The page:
A Combine like no other

Greetings from the Combine, where I've been coming since 1998, the year where, as an agent, I couldn't get client Matt Hasselbeck an invitation!

Meeting business as usual?

Yesterday’s meeting at the Combine for key NFL personnel has drawn some attention, as its timing --- following a week of mediation to resolved the labor dispute and a week before expiration of the CBA -- is certainly interesting. Some have speculated that this is a unique and special meeting unlike others in the past. NFL officials, however, have maintained that this is routine, as this group gathers every year to go over procedures.

The truth is that both sides are correct. Yes, there is an annual meeting at the start of the Combine every year to brief head coaches and general managers. However, that meeting has been largely about media and other responsibilities over the coming days besides, of course, scouting college talent. The meeting is usually more procedural than substantive, with little detail about the coming weeks in the business of the NFL. Any detail about structuring contracts, the Salary Cap, and signing free agents, contact with players, etc. is usually left to conference calls and meetings among team presidents and Salary Cap managers.

A Combine like no other

That was then; this is now. While it is true that the head coaches and general managers were spared a lot of the business details of what is ahead, we are entering one of the most unique weeks in the history of the business of the NFL. Team executives have to plan out the coming weeks (months?) not knowing – at this moment – if there will be any NFL business to conduct during that time frame.

If there is no NFL business, meaning a work stoppage in the form of a lockout, teams will need to be briefed on the consequences of that, which are many:

  • Players will not be allowed in the team’s facility to either train or rehabilitate injuries.
  • The team will no longer cover players’ health care, although players can continue coverage through COBRA.
  • Football operations staff – coaches, trainers, etc. – will not be allowed contact with players, although there is a slippery slope in whether they are talking to players as “friends” as opposed to as employer to employee.
  • Front office personnel can talk to player agents but not engage in negotiations.
  • There are potential salary reductions and furloughs ahead for teams' coaches and other staff.

In sum, all NFL business between management and labor shall cease.

This is not good news for coaches and general managers. They are conflicted in their collective bargaining allegiance – to management, of course – versus their desire to interface with the product of their business, the players. A general manager I talked to said to me “I just want to put my team together.” That will have to wait.

The RFA issue

Of immediate importance is the issue of Restricted Free Agent (RFA) tenders. In a “normal” year, teams could only tender RFAs if they were players out of contract at the end of their third season. However, with the unique rules of 2010 due to the uncapped year, teams could tender – and retain as RFAs – players out of contract in their 3rd, 4th, and 5th years in the league. This created a major advantage for ownership as teams could tie up a much larger talent pool than before.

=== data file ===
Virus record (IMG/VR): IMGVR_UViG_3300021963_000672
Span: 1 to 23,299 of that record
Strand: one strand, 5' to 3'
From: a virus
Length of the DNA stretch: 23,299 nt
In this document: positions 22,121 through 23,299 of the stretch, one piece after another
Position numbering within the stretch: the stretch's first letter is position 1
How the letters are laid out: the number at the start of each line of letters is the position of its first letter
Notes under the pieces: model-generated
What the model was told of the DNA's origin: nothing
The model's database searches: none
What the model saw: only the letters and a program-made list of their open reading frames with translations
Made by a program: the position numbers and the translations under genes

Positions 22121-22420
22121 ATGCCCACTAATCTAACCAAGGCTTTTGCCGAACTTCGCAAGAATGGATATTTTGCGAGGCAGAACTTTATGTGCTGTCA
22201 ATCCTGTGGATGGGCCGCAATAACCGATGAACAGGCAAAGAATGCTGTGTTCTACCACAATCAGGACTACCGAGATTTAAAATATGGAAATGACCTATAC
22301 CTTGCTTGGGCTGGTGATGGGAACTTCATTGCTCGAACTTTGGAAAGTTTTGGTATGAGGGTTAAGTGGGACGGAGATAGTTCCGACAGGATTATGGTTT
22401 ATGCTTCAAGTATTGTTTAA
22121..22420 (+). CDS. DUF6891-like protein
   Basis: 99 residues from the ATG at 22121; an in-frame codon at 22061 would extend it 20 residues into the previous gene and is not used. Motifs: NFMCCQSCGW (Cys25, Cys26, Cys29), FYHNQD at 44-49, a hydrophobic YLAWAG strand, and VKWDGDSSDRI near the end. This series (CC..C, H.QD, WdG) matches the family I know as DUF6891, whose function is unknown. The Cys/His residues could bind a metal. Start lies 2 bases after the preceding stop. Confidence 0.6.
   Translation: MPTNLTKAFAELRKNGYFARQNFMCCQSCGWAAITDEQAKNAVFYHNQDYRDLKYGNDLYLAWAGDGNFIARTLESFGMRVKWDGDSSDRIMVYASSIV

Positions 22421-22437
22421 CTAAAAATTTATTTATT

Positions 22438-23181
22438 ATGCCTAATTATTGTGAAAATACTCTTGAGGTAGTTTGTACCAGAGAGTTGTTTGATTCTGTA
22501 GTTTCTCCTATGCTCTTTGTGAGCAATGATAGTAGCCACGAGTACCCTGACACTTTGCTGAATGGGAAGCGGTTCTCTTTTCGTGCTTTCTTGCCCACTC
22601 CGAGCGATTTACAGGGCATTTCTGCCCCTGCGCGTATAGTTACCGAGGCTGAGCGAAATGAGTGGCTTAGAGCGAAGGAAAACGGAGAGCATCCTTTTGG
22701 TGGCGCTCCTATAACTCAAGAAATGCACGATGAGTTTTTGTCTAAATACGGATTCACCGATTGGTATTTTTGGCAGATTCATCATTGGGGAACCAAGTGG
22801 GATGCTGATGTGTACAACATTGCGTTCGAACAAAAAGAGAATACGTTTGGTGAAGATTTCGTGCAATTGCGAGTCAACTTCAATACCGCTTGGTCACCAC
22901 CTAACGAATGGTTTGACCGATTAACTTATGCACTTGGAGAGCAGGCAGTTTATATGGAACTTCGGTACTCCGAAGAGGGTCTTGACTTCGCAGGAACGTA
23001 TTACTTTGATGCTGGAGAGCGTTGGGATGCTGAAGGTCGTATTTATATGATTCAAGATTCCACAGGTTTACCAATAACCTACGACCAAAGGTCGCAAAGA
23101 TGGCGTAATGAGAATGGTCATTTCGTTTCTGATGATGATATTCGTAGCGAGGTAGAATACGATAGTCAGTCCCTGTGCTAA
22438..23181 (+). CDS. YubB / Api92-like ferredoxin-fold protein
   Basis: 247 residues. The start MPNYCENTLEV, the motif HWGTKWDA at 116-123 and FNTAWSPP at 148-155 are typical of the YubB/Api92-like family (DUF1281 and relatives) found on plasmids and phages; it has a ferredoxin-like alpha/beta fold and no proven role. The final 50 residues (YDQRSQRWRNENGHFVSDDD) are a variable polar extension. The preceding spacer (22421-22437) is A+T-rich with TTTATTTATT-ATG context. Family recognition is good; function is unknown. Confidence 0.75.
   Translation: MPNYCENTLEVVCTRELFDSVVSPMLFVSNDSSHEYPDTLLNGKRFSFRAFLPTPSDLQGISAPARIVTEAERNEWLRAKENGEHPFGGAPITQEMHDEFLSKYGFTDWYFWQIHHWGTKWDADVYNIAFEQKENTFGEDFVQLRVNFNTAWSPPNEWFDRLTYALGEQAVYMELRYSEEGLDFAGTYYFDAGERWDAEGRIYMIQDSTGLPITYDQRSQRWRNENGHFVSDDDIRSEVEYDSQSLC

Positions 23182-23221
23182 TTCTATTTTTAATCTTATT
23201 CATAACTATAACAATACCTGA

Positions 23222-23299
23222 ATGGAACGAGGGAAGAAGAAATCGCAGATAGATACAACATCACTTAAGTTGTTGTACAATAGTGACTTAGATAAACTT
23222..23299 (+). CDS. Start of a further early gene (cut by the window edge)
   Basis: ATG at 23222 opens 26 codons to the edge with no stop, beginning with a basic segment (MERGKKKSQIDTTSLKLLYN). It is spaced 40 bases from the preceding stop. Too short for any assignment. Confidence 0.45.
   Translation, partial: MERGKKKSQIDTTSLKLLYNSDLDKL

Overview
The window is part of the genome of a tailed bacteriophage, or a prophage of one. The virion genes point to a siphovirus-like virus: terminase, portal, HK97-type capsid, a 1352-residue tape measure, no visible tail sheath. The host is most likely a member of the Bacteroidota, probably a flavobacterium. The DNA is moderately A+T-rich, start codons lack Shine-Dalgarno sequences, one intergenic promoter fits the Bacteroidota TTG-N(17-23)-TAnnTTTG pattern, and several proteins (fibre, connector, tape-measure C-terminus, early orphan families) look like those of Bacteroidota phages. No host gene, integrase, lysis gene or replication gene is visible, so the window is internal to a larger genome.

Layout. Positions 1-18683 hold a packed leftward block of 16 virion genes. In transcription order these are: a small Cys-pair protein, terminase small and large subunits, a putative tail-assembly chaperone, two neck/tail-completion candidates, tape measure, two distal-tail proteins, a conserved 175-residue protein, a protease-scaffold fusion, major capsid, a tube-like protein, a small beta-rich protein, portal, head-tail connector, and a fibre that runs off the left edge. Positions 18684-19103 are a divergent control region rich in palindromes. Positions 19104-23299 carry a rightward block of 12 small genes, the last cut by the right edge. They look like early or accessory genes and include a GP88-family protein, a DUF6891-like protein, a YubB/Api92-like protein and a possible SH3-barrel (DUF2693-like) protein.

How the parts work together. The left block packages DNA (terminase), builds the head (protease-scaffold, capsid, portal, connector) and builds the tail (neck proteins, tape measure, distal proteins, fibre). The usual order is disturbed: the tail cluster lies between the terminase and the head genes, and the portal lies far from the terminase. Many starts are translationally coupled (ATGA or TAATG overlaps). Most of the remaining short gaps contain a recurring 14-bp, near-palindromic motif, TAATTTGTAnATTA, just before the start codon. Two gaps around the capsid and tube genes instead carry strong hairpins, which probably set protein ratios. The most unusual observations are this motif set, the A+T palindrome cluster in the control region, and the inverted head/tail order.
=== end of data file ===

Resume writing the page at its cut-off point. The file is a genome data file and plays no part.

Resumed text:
Now, with tenders due next Thursday, everyone wants to know how to apply them. To be safe, most teams I have talked to will tender as they did in 2010, covering their bases with 3, 4 and 5 year players. That, of course, will be challenged by the union in the same way as application of the Franchise tag.

If and when there is a CBA hammered out, neither NFL officials nor player agents will know – until it is actually negotiated – any of the following for sure:

  • Will there be a Salary Cap?
  • What will the Cap ceiling be?
  • What will the Cap floor be?
  • How many years required for unrestricted free agency?
  • How many years required for restricted free agency?
  • What are the tender amounts for restricted free agents?
  • Will there be a Franchise tag?
  • Will there be a Transition tag?
  • Can a team use both tags in the same year?
  • What will the rules be on proration of signing bonuses?
  • What will the rules be on recovery of signing bonuses?
  • What will the rules be on language of signing bonuses?
  • What will the rules be on future guarantees in contracts?
  • What will the rules be on voiding future years of contracts?
  • What will the rules be on adding escalators and incentives to contracts?
  • What will be the rookie salary structure?
  • Will there be a rookie wage scale?
  • Will there be any negotiation of rookie contracts?
  • Will there be a Player Performance Benefit program?

As you can see, aside from players still going through their testing, this is not your ordinary Combine. It will be unique. The real question is when any or all of the questions above will be answered.

Stay tuned.

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